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The S family only needed to sleep a couple hours a week or something like that. What if your girlfriend was Power Girl or Supergirl and they were sleeping next to you. Talking about an insanely dangers situation. She rolls over and throws her arm over you. What would happen? It would be good by you, the bed and anything thing else her arm/hand touched. For this reason she would NEVER be able to sleep next to you. She may fake sleeping, but never drift off to sleep.
Then I was wondering were could she take a nap. If she slept in the woods or mountains every time she rolled over an Earthquake could happen. Another planet maybe would be safe until she had a nightmare. "Mr President, this is NASA. WE HAVE A PROBLEM! MARS IS GONE!" "WTF!!!" So I was thinking the only really safe space for her to sleep would be floating in space. If you are going to recharge the "batteries" with a nap, may do it near the Sun to really recharge the old batteries.
Lets just assume their food processing system is so good there is no need for a washroom. Really don't want to think about super charged diarrhea. LOL. Honey we need a new bathroom again.
What some more mundane stuff that would be interesting to talk about?
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- SWM - Senior
Anything that is an involuntary reflex is going to be trouble. What if she's had a trying day and just sighs. It's something you do w/o thinking, and it could destroy everything around her.
For that matter laugher sometimes just bubbles out -- she'd have to contain that. She went to see a funny comic => city destroyed.
Don't ever make her mad enough that she shouts! (Even being annoyed and tapping her foot or drumming her fingers might be catastrophic.)
Driving might be impossible. Even though she wouldn't be hurt, the car would and so would passengers, so she still might over-react. Sometimes when things happen you panic and slam on the brakes ... good bye car, part of the road, etc. Maybe she'd panic, slip into super-speed, then could relax and think about what to do, and then carefully do the right thing.
And we're not even getting around to Niven's "Man of Steel, Woman of Kleenix".
I did like the use of something mundane to beat the bad girl in Electrawoman and Dyno Girl (not spoiling that). There were some bonuses (and minuses) to how they handled her invulnerability too. (She wasn't a traditional Kryptonian type though.)
Of course if part of Kryptonian Strength is really some form of TK -- then just flopping their arms around, laughing, or sighing wouldn't destroy things, it'd take conscious mental effort. And honestly, I've mentioned this before but this is pretty consistent of Superman in movies/tv/animation. He picks up 500 lbs/3000 lbs/10 tons/100 tons/moon. First he goes "ug!" He struggles a bit, hesitates for a moment, then he lifts it. Someone who benches 600 lbs doesn't struggle to lift a 40 lb bar. There are times when he's showing off and he just lifts the heavy thing casually, but if it's a plot point that NEEDS TO LIFT THAT, it's done dramatically with effort. This is carried over to Supergirl. She needs to lift something for the plot, it's heavy (no matter if last week she lifted 1000x that). She needs to lift the key to get into the Fortress, for funs and to show she's strong, she just casually picks up the 100 Million tons (whatever it was) like it's a piece of paper.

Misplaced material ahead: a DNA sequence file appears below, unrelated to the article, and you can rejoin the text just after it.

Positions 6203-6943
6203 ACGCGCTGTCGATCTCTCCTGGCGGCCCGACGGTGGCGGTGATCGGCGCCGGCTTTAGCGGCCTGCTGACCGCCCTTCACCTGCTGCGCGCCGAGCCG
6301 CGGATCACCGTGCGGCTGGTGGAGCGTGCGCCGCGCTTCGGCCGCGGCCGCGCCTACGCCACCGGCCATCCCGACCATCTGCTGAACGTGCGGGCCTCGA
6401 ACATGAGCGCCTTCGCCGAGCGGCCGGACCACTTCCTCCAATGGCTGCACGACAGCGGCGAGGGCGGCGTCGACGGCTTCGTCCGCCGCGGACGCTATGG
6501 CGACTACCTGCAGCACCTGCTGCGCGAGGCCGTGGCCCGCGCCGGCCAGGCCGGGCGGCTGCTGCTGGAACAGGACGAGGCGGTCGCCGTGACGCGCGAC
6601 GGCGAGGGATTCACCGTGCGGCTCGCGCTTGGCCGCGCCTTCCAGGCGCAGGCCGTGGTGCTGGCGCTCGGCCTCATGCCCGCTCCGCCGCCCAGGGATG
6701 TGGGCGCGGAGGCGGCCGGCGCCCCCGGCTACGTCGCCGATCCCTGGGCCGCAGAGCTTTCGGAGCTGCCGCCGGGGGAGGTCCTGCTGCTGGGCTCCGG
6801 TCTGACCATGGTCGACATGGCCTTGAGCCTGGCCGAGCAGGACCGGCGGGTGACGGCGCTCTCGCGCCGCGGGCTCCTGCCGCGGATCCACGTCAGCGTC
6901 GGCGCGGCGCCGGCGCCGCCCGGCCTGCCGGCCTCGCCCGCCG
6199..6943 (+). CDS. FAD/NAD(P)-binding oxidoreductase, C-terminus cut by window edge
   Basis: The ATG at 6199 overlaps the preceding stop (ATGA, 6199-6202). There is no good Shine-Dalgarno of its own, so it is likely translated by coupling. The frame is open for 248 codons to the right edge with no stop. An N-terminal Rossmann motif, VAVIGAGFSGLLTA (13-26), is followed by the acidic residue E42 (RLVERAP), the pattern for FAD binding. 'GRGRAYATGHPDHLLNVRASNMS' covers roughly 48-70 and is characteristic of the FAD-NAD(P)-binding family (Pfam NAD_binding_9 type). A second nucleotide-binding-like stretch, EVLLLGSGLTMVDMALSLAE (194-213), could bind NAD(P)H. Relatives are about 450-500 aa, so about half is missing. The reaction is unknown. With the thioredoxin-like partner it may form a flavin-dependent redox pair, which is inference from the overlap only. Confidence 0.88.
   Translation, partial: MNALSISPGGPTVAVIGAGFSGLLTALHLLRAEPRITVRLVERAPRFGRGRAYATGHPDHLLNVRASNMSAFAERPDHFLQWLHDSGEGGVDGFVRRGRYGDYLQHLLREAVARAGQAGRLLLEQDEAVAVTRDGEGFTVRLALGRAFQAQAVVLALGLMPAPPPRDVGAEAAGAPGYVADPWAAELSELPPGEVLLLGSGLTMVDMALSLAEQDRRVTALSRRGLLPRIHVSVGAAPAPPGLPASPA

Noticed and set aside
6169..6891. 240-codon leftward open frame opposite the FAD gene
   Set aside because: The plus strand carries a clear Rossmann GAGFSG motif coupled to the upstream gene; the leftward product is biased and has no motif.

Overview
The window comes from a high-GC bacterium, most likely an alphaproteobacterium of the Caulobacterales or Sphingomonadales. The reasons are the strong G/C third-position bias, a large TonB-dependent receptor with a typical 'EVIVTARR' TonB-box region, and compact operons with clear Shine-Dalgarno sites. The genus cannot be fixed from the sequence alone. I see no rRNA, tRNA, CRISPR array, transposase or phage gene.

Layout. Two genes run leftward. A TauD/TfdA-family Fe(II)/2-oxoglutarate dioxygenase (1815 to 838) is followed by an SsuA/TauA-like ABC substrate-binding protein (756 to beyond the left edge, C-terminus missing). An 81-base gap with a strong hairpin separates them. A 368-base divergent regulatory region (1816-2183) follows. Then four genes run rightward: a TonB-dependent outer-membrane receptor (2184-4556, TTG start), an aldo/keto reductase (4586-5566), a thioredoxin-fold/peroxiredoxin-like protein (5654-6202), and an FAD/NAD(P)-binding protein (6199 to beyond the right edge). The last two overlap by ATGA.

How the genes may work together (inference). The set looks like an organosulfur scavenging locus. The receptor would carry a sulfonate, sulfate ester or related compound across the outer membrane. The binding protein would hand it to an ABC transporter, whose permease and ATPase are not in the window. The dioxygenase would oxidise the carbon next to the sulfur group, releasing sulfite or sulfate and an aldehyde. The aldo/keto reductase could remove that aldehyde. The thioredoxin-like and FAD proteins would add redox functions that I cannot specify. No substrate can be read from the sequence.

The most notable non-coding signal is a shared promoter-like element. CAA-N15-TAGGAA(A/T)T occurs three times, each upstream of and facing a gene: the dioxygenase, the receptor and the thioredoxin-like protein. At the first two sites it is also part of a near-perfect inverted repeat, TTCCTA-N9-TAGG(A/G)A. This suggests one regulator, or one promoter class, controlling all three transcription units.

I know that mostly this is storytelling ... but it certainly FEELS like it takes mental effort to use that much of his strength.
As you point out here, if this isn't the case, then it sucks to be that strong, it's past worthless and moves into dangerous. The world would be made of soap bubbles. You wouldn't DARE use any physical force against someone, it would kill them.
A lot of powers are like that too ... super speed (if you can't normalize your perceptions) would be AGONY. For that matter, putting a puzzle together at super-speed still takes the same perceptual amount of time. It might be an eyeblink for everyone else, but for Barry it was hours. And he cleans up stuff (etc) all the time. BORING. I always think he has some super-focus power. He can focus for normal clock time while moving at super-speed and working for hours with the focus you can give to something for minutes (never getting mentally tired, etc).
Yet people with superstrength have always been shown to be capable of living somewhat normal lives.
There are several ways to deal with that, but the easiest for the writer is to treat it like TK. The amount of power you project is a matter of how much you want to project. That's the counter to the Niven Effect.